by Melissa Tagg
I like to think of myself as a fairly confident person. I mean, I’ve not pulled a Julie Andrews and gone singing through the streets of Salzburg about my confidence or anything. But I’ve not generally been all that self-conscious…
In the past few months, I’ve been writing-and wincing and replotting and rewriting-my second contracted book. And I’m pretty sure somewhere along the way, I got bit by a radioactive spider of insecurity. (Don’t worry, I’m not scaling buildings or anything. Or wearing red Spandex. Thought I’d spare the world that little joy.)
But I’m guessing I’m not the only one who’s ever struggled with a case of second book insecurity…or third or fourth or fifth. That feeling of, “Um, what if my story is so-so instead of so-awesome?” is not fun.
However, a couple weekends ago, I fought back. I spent almost an entire Saturday pondering my story and rediscovering my passion.
After some prayer and an amount of caffeine I’d rather not admit to, I got the idea to pull out a pad of Post-It notes. And I started writing down one word on each sheet and sticking it up on the wall next to my desk. Each word represented how I want readers to feel as they’re hanging out with my characters and the qualities I want to capture in this story.
Then, as one of my author heroes Susan May Warren suggested, I started telling myself my own story out loud. I played storyteller to an empty room until renewed excitement had me bouncing in my seat. (Or, fine, maybe that was the caffeine…)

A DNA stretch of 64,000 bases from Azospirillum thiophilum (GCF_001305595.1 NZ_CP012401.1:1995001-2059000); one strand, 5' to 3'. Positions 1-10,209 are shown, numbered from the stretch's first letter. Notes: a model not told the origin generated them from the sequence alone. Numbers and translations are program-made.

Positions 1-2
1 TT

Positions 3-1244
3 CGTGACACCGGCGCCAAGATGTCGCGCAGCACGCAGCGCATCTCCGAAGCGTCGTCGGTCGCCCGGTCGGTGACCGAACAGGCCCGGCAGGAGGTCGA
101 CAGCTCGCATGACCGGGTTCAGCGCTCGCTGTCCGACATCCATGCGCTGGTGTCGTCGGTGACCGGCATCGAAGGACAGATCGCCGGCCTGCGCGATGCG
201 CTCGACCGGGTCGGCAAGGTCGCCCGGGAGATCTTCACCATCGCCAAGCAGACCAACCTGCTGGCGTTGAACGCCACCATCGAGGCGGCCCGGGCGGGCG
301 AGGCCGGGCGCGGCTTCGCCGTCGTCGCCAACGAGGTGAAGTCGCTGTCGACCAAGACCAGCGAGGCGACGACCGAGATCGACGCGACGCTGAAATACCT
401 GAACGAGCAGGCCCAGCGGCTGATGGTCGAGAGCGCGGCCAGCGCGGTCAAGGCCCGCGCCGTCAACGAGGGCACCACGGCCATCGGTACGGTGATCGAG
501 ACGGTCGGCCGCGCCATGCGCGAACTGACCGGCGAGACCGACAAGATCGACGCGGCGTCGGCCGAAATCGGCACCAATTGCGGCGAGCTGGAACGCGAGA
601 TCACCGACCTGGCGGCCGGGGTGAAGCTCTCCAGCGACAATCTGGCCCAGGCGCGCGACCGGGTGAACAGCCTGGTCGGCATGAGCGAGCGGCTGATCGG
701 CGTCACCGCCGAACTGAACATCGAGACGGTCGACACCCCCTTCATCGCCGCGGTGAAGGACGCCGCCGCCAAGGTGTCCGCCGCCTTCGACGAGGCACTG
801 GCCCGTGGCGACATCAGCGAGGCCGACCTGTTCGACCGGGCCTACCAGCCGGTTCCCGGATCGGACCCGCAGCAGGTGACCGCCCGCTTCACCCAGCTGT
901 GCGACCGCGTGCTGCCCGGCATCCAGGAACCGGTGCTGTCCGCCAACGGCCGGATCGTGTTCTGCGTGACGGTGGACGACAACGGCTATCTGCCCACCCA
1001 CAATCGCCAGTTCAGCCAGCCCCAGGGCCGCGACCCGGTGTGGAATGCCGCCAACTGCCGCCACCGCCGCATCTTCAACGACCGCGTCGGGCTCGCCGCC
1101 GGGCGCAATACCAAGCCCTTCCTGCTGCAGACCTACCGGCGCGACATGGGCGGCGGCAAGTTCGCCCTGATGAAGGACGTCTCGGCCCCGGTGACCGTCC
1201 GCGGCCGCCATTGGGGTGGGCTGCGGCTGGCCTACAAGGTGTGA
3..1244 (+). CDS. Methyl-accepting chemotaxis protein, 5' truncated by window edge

But it paid off. By the end of the weekend, I felt focused, productive and passionate.
And then, like always seems to happen on this writing journey, I got the niggling feeling maybe a little more was going on in my heart and head than simply rediscovering my story love. After a little mulling, I’m pretty sure God parsed my thoughts down to this one whisper of truth:
Melissa, I want you to care as much about the story of your life as you do this novel.
We’re writing stories every day, aren’t we? Flesh and bone stories which rarely have a defined ending but always have the opportunity for impact.
So…what if we brainstormed that story?
What if we took the time to write on Post-It notes words to reflect how we want to make people feel?
What if we were bouncing off our seats with excitement for the stories we’re living out each day?
And what if acting on these what ifs meant the difference between so-so existence and a focused, productive and passionate life story?
How about you? What word(s) would you put on a Post-It Note for your novel…or your life?
Melissa Tagg is a former reporter turned romantic comedy writer. Her debut novel, Made to Last, releases from Bethany House in fall 2013. In addition to her nonprofit dayjob, she’s also the marketing/events coordinator for My Book Therapy. Connect with Melissa at www.melissatagg.com and on Facebook and Twitter (@Melissa_Tagg).